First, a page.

as the electrons successively find no place to go. All transmission lines have some finite length. left unconnected -. and so it measured as "open" (infinite resistance). But it was not infinite in length. and so on until the last rail car stops. This abrupt cessation of current at the line's end causes a "pile-up" to occur along the length of the transmission line. it is reflected back to the source.that is. but rather in sequence from first car to last: Incident wave Reflected wave A signal propagating from the source-end of a transmission line to the load-end is called an incident wave. This technique may also be used for determining the presence and location of a break in one or both of the cable's conductors. Again. the round-trip time is twice this figure. A simple experiment illustrates the phenomenon of wave reflection in transmission lines. and so an ohmmeter measurement of the line never reveals the brief time period where the line actually behaves as a resistor. which I like for its descriptive value.What is alternating current (AC)? Page 230 of 246 Finite-length transmission lines A transmission line of infinite length is an interesting abstraction. since electrons cannot flow where there is no continuing path. or 122.292 µs. I actually would have been able to measure 50 Ω worth of resistance between the inner and outer conductors. Surge impedance Nonetheless.VOLTASWORLD\Local Settings\Temp\~hh960D. this happens as quickly as the signal can propagate round-trip down and up the transmission line at whatever velocity allowed by the dielectric material between the line's conductors. The train does not come to a halt together. Instruments designed for such purposes are called time-domain reflectometers (TDRs).the current "wave" propagating down the line's length will have to stop at the end. If that piece of 50 Ω "RG58/U" cable I measured with an ohmmeter years ago had been infinitely long. and as such do not behave precisely the same as an infinite line. Time-domain reflectometer Reflectometer. since a current will "reflect" off the wire break just as it will off the end of an open-circuited cable. and may be used for the purpose of determining a cable's length. For a milelong cable with a velocity factor of 0.htm 01/01/2010 . When this electron "pile-up" propagates back to the battery.760 miles per second). or 16. The basic principle is identical to that of sonar rangefinding: generating a sound pulse and measuring the time it takes for the echo to return. which causes the next rail car to stop as soon as the next coupling's slack is taken up. the source sees the entire transmission line as a shortcircuit. Take a length of rope by file://C:\Documents and Settings\60962. An older term for characteristic impedance. Ohm's Law relationship between current and voltage will hold true for a limited period of time. time-domain High-speed measurement instruments are able to detect this transit time from source to line-end and back to source again. because voltage cannot exist between two electrically common points. Imagine a train traveling down the track with slack between the rail car couplings: if the lead car suddenly crashes into an immovable barricade. the characteristic impedance rating of a transmission line is important even when dealing with limited lengths. If a transient voltage (a "surge") is applied to the end of a transmission line.66 (signal propagation velocity is 66% of light speed. causing the one behind it to come to a stop as soon as the first coupling slack is taken up. and the line acts as a simple open circuit. current at the battery ceases. The propagation of a signal from load-end to source-end (such as what happened in this example with current encountering the end of an open-circuited transmission line) is called a reflected wave.146 microseconds) for a signal to travel from one end to the other. All this happens very quickly for transmission lines of reasonable length. but physically impossible. it will come to a stop. When this reflected wave reaches the source. it takes only 1/122. For the current signal to reach the line's end and "reflect" back to the source. the line will draw a current proportional to the surge voltage magnitude divided by the line's surge impedance (I=E/Z). A similar phenomenon takes place if the end of a transmission line is short-circuited: when the voltage wave-front reaches the end of the line. This simple.760 of a second (8. If the end of a transmission line is open-circuited -. but not indefinitely. is surge impedance.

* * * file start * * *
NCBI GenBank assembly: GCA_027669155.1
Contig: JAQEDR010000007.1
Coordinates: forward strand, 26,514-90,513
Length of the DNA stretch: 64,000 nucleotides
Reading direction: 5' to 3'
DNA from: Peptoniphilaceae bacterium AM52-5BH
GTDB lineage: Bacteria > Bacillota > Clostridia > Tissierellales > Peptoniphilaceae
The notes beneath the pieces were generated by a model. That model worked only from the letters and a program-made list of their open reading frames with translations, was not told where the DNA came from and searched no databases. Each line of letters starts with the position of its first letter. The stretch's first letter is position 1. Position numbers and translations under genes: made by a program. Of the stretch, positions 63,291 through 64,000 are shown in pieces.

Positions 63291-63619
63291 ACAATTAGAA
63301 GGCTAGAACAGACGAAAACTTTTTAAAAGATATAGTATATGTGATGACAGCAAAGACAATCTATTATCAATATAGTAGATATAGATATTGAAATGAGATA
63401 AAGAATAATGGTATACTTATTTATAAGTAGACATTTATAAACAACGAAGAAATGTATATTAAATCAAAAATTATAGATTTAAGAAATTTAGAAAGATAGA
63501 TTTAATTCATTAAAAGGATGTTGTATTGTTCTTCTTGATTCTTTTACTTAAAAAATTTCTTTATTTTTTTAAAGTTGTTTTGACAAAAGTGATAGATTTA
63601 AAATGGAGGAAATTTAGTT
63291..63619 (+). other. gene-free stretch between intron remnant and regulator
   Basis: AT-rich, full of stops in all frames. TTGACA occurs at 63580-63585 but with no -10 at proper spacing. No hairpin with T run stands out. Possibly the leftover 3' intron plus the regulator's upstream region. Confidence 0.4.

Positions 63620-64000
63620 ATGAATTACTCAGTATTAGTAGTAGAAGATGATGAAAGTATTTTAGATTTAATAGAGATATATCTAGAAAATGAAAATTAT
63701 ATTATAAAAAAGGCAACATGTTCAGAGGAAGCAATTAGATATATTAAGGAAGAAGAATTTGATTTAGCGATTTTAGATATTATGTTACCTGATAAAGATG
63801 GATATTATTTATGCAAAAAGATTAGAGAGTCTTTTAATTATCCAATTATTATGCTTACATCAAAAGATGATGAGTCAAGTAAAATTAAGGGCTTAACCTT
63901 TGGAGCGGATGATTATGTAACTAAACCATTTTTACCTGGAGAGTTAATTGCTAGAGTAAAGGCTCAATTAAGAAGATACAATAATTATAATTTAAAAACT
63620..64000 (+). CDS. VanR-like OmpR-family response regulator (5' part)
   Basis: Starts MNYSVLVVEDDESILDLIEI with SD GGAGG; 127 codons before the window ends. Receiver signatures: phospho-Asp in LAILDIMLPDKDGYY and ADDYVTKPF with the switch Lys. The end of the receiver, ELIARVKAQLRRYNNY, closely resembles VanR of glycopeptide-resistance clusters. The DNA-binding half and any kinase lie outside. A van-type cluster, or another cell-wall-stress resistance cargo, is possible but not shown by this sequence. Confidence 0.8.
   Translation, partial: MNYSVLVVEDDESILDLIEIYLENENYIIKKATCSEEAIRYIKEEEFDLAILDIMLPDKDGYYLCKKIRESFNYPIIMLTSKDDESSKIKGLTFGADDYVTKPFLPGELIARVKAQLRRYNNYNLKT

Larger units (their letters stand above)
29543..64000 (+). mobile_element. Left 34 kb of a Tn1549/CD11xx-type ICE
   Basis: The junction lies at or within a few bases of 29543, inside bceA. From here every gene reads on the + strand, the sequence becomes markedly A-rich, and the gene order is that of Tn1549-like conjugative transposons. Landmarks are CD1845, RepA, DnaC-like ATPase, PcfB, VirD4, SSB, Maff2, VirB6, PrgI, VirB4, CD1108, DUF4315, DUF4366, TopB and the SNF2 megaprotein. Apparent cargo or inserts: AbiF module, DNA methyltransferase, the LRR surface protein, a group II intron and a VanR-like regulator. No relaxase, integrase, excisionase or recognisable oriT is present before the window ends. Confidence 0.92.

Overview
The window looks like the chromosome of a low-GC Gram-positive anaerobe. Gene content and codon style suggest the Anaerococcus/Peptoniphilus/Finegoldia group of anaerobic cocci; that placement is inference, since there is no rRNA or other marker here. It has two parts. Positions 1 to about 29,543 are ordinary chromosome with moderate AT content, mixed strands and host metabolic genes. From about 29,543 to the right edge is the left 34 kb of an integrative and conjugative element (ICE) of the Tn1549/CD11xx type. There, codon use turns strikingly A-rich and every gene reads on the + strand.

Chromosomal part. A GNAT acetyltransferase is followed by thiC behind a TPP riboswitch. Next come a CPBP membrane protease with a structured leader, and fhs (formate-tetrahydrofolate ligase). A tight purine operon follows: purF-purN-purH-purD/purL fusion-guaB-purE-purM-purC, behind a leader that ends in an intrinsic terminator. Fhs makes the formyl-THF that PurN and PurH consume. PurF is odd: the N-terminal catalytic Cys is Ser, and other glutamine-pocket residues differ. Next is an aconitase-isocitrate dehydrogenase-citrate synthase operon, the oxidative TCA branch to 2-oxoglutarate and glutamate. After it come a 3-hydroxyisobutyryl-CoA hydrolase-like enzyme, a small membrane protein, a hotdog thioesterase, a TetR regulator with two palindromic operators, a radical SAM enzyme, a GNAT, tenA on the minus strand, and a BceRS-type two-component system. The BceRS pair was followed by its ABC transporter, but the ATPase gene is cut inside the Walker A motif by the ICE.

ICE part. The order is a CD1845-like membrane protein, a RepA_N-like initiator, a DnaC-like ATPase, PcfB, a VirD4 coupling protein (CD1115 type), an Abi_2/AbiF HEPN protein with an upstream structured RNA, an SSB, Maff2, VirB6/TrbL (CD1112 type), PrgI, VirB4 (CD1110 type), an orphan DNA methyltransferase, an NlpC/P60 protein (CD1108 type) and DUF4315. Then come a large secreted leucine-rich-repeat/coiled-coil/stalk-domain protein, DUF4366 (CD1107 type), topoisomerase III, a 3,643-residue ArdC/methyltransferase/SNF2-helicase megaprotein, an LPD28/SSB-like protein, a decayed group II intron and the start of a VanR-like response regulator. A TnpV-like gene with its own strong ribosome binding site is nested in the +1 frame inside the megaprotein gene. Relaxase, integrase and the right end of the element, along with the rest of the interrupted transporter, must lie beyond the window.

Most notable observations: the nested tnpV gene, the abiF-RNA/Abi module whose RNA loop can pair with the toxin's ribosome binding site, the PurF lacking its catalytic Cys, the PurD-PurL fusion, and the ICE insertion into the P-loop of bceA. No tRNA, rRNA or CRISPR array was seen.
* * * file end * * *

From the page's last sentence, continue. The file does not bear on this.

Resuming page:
and then be completely absorbed or dissipated by the load for maximum signal-to-noise ratio. but then behave like an open. indefinitely: the same as if it were of infinite length again: In essence.What is alternating current (AC)? Page 231 of 246 one end and "whip" it with a rapid up-and-down motion of the wrist. However. a 50 Ω coaxial cable that is either open-circuited or short-circuited wil reflect all of the incident energy back to the source. never reflecting back to the source. and not to power some significant load device. it will be partial.htm 01/01/2010 . the purpose of a transmission line is to convey electrical energy from one point to another. For example. Though the energy reflection will not be total with a terminating impedance of slight mismatch. if the source's internal file://C:\Documents and Settings\60962. This happens whether or not the terminating resistance is greater or less than the line's characteristic impedance. Reflections may be eliminated from the transmission line if the load's impedance exactly equals the characteristic ("surge") impedance of the line. depending on what condition we leave the cut end of the line: open or shorted. "loss" along the length of a transmission line is undesirable.or a short-circuit. there will be no reflected energy. However. if we terminate the line with a 50 Ω resistor. the ideal situation would be for all of the original signal energy to travel from the source to the load. a terminating resistor matching the natural impedance of the transmission line makes the line "appear" infinitely long from the perspective of the source. However.VOLTASWORLD\Local Settings\Temp\~hh960D. not just if the line is left unconnected (open) or jumpered (shorted). if a 50 Ω resistor is connected at the end of the cable. since reflected energy is energy not delivered to the end device. Even if the signals are intended for information only. all signal energy being dissipated by the resistor. A transmission line of 50 Ω characteristic impedance and infinite length behaves exactly like a 50 Ω resistance as measured from one end. If we cut this line to some finite length. This makes perfect sense if we return to our hypothetical. as are reflected waves. the line will once again behave as a 50 Ω resistor. A wave may be seen traveling down the rope's length until it dissipates entirely due to friction: This is analogous to a long transmission line with internal loss: the signal steadily grows weaker as it propagates down the line's length. because a resistor has the ability to eternally dissipate energy in the same way a transmission line of infinite length is able to eternally absorb energy. if the far end of the rope is secured to a solid object at a point prior to the incident wave's total dissipation. Re-reflections of a reflected wave may also occur at the source end of a transmission line. Thus. it will behave as a 50 Ω resistor to a constant source of DC voltage for a brief time. a second wave will be reflected back to your hand: Usually. Reflected waves will also manifest if the terminating resistance isn't precisely equal to the characteristic impedance of the transmission line. infinite-length transmission line example.